Wednesday, March 8, 2017

Better safe than sorry when enjoying spring on two wheels

SR 82 bicycle

EDITOR'S NOTE: Dr. Kohinoor Kar, an ADOT senior project manager, collaborated on this post with Mike Cynecki, a consultant with Lee Engineering who retired after a long transportation career with the city of Phoenix.

Arizona's weather is magnificent this time of year, making it ideal time for motorcyclists and bicyclists to be out on the roads.

Whether you are riding a motorcycle or a bicycle, both require a higher level of attentiveness and personal responsibility. For motorcyclists, a proper helmet can save you from serious injuries, but that's just the start.

Here are other tips from the Motorcycle Safety Foundation:
  • Be visible by using headlights and avoiding blind spots for drivers.
  • Dress for safety (bright helmet, eye protection and protective clothing).
  • Constantly search the road for changing conditions.
  • Know your bike and how to use it by getting formal training and practicing.
The Motorcycle Safety Foundation stresses that motorcyclists should always give themselves space from other vehicles because other drivers often can't see them. Even when drivers do see motorcycles, chances are they’ve never been on a motorcycle and can’t properly judge their speed or maneuverability.
With a goal of reducing crashes and fatalities involving motorcycles, ADOT has developed an online safety presentation for new riders. You can find links to it at, or follow these links to the presentation for desktops and laptops in English and Español and for mobile devices in English and Español.

Those interested in riding motorcycles also can attend rider safety programs offered by state-approved schools. You'll find a list at By completing one of these programs and receiving a Motorcycle Safety Foundation card from the school, applicants can skip both the written and road tests at MVD.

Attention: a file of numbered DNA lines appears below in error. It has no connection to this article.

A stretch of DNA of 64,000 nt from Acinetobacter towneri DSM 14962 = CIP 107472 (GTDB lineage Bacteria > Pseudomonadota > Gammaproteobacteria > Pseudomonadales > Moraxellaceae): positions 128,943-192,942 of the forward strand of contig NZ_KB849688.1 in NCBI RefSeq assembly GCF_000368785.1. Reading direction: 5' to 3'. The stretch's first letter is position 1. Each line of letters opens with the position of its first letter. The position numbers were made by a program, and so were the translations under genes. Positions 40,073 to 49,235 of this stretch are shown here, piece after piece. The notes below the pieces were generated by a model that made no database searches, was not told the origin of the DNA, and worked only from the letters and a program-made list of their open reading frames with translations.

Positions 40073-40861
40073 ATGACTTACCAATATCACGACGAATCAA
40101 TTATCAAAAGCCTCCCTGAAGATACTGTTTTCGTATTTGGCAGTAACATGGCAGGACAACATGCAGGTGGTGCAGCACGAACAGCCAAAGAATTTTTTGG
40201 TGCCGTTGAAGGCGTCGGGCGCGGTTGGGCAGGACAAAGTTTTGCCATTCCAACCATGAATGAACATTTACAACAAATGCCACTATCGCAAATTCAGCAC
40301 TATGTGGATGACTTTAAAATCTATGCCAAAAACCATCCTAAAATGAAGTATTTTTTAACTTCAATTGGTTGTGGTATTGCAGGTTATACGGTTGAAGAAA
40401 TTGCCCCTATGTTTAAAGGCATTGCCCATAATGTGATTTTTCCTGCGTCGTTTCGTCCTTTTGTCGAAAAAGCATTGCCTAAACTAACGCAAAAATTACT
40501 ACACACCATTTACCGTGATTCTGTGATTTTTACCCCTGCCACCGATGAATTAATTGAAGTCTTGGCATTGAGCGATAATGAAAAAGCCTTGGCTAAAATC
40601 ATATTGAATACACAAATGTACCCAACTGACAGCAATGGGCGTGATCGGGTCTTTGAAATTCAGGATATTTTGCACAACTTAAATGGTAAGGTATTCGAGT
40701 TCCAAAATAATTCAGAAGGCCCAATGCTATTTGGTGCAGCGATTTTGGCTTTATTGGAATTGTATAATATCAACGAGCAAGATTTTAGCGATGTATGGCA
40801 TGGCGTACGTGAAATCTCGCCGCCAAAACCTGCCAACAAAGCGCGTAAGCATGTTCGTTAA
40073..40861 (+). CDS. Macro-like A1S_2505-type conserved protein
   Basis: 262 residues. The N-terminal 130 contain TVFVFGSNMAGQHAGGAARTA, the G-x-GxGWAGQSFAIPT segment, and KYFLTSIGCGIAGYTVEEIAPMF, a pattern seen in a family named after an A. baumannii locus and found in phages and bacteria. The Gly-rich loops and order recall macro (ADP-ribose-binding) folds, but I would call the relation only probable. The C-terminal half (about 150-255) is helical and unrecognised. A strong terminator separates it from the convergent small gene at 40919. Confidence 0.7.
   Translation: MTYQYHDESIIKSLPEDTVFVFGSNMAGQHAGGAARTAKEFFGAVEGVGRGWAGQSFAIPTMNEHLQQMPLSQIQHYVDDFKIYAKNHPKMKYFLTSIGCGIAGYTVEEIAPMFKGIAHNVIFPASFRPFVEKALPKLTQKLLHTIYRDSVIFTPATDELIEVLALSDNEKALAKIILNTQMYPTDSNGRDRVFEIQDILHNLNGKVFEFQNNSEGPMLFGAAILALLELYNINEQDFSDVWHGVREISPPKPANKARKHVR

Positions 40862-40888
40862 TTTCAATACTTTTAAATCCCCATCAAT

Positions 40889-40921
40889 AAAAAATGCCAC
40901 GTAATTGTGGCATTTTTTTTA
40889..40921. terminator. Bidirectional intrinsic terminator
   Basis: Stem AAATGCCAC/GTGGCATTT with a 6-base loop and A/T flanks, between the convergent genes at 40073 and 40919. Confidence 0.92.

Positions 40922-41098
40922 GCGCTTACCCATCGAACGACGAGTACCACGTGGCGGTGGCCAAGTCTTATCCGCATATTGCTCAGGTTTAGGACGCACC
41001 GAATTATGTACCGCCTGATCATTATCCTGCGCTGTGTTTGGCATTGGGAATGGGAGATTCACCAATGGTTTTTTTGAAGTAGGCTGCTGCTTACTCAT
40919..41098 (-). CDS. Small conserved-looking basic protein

Bicyclists should wear helmets, bright clothing and eye protection and also have front and rear bicycle lights. Here are some other safety tips:
  • Make sure your bicycle is in good condition, checking air pressure, brakes and chain before each ride.
  • Always wear proper shoes.
  • Use a mirror to see motorists approaching from the rear.
  • If you ride next to parked cars, watch out for doors opening.
  • Remember that rules of the road apply to you too, including stopping at red signals and stop signs and signaling your intent to turn, change lanes or stop.
If you're driving around motorcycles and bicycles, keep a close eye on them and check your blind spots instead of relying only on mirrors.

Regardless of who may be at fault when a collision occurs between car or truck and a motorcycle or bicycle, those using the latter are far more vulnerable to injuries. For drivers with four wheels, it's always better to be safe than sorry.
Posted by Caroline Carpenter   |  Labels:  bicycle, motorcycle, Safety, spring-break


The Arizona Ombudsman – Citizens Aide helps you resolve ongoing issues with State Agencies.

Civil Rights

Pursuant to Title VI of the Civil Rights Act of 1964, the Americans with Disabilities Act (ADA) and other nondiscrimination laws and authorities, ADOT does not discriminate on the basis of race, color, national origin, sex, age, or disability. Persons that require a reasonable accommodation based on language or disability should contact ADOT’s Civil Rights Office at Requests should be made as early as possible to ensure the State has an opportunity to address the accommodation.

De acuerdo con el Título VI de la Ley de Derechos Civiles de 1964, la Ley de Estadounidenses con Discapacidades (ADA por sus siglas en inglés) y otras normas y leyes antidiscriminatorias, el Departamento de Transporte de Arizona (ADOT) no discrimina por motivos de raza, color, origen nacional, sexo, edad o discapacidad. Las personas que requieran asistencia (dentro de lo razonable) ya sea por el idioma o discapacidad deben ponerse en contacto con la Oficina de Derechos Civiles de ADOT en Las solicitudes deben hacerse lo más antes posible para asegurar que el Estado tenga la oportunidad de hacer los arreglos necesarios.